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Monday, October 22, 2007

"Mister B. Gone" by Clive Barker

Order "Mister B. Gone" HERE (UK) + HERE (US)

Thanks to the movies Hellraiser, Lord of Illusions, and Candyman I was introduced to Clive Barker, but it was his writing that made me a hardcore fan. “Imajica”, “Weaveworld”, “Books of Blood”, “The Great and Secret Show”, “Everville”; all personal favorites of mine and great examples of Mr. Barker’s wild imagination and unique talents. Unfortunately, it’s been a while since I last read a Clive Barker book (2001’s Coldheart Canyon) so when I heard about “Mister B. Gone” I couldn’t have been more excited, especially after reading the press release: “A propulsive frightfest layered with psychological nuances, textured characterizations, philosophical reflections and theological meditations, Mister B. Gone is the Clive Barker original his millions of fans worldwide have been awaiting, one packed with subtle scares and heart-stopping terrors from cover to cover”. Let’s just say the description is not a hundered percent accurate...

First off, I’m not sure I would describe “Mister B. Gone” as a 'frightfest'. Sure, the main character is a demon from the Ninth Circle of Hell, and there’s some evisceration, bathing in infants’ blood and a plethora of other ghastly moments. At the same time however, fantasy elements are prominently in play—yet another slant on the war between Heaven & Hell—and there's also plenty of wry humor. In fact, “Mister B. Gone” doesn’t take itself too seriously and its playfulness actually diminishes the book’s more gruesome moments. Just to give you an example, demon Jakabok Botch, the book’s narrator, has a family—his bastard father Pappy Gatmuss, his whore Momma, and his younger sister Charyat; goes to a school in the Ninth Circle to learn the Agonies, and is captured by humans in the World Above by a trap that uses ‘shanks of raw meat & cans of beer’ as bait ;) Of course the most telling manner of the book’s more flippant nature is the way Jakabok, or Mister B. as he’s sometimes called, is written. In short, Jakabok is the “Mister B. Gone” book and throughout the entire novel he’s talking directly to you the reader, in hopes that you will be persuaded to burn the book. Along the way, he’ll try to Threaten you, Appeal to your compassionate side, Seduce you with gifts, regale you with such memories as The Bonfire, The Bait, Killing Pappy, My First Love (yes, apparently demons can love :), What Happened on Joshua’s Field, Meeting Quitoon, How He Saved My Life; and even tell you the story of how he became the book in the first place, which takes place in Mainz, Germany in 1439 and involves goldsmith Johannes Gutenberg, an invention that marks the End of the World, angels, demons and a shocking Secret. In essence, Jakabok is quite the amusing little demon, due mainly to a personality that is snarky & whimsical and he's actually quite likeable. Being afraid of Mister B. though is a whole different story ;)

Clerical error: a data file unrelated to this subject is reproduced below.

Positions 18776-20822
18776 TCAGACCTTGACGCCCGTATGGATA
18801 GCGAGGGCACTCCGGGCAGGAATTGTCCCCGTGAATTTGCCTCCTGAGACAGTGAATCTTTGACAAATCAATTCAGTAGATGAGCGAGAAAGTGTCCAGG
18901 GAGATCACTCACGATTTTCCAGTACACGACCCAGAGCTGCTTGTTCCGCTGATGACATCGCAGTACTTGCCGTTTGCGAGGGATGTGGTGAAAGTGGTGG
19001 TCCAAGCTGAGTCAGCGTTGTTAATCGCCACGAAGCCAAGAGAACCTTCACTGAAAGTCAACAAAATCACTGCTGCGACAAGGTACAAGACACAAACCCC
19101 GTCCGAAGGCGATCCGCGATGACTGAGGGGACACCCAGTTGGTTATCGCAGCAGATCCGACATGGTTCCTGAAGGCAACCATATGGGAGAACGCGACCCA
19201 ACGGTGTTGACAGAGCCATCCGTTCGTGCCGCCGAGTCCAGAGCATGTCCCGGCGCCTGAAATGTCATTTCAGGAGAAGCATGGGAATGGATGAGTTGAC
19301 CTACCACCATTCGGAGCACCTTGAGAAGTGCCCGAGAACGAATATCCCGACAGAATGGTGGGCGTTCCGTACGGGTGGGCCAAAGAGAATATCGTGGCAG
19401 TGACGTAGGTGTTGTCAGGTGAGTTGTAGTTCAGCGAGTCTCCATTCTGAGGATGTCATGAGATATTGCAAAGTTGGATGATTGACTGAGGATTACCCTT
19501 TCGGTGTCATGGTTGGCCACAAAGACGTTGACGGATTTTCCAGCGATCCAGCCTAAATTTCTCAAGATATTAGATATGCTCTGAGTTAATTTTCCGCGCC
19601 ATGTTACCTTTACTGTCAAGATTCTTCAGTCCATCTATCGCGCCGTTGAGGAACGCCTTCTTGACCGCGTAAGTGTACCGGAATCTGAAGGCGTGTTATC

I’ll be honest. “Mister B. Gone” wasn’t the book I was expecting. I was really hoping for a return to Clive Barker’s early days when he wrote some of the most creatively disturbing horror I’ve ever read, but instead we get a book that is much more humorous than it is scary. Just because it wasn’t what I was hoping for though doesn’t mean I didn’t like the book. It’s Clive Barker for goodness sake! So once I got over my initial disappointment, “Mister B. Gone” turned out to be a pretty fun little pick-me-up that features the author’s vintage prose, idiosyncrasies and imagination which plays around with the concept of demons, Christianity, good vs. evil, love, and so on. The only real problem I had with the book is that because it’s so short—256 pages—some of the themes and secondary plots weren’t fleshed out that well, specifically the relationship between Jakabok and fellow demon Quitoon. Basically, the two end up traveling together for over a century and developing a special bond which comes into play in the later stages of the story. Since we don’t get to see that development, the subplot loses a lot of its impact. Personally, I think if Mr. Barker had spent more time recounting the two demons’ adventures together as they sought out new inventions and terrorized humanity, those moments would probably have been my favorite in the whole book :) As it stands, “Mister B. Gone” is not the Clive Barker original that I’ve been waiting for, and I think other readers will agree with me, but it is a nice Halloween treat and a pretty good diversion until the real Clive Barker book that we’ve been anticipating comes out—“The Scarlet Gospels” (TBA 2008?) featuring Pinhead (Hellraiser films, The Hellbound Heart) and detective Harry D'Amour (The Last Illusion, The Great & Secret Show, The Lost Souls, Everville). Until then, let Mister B. convince you otherwise...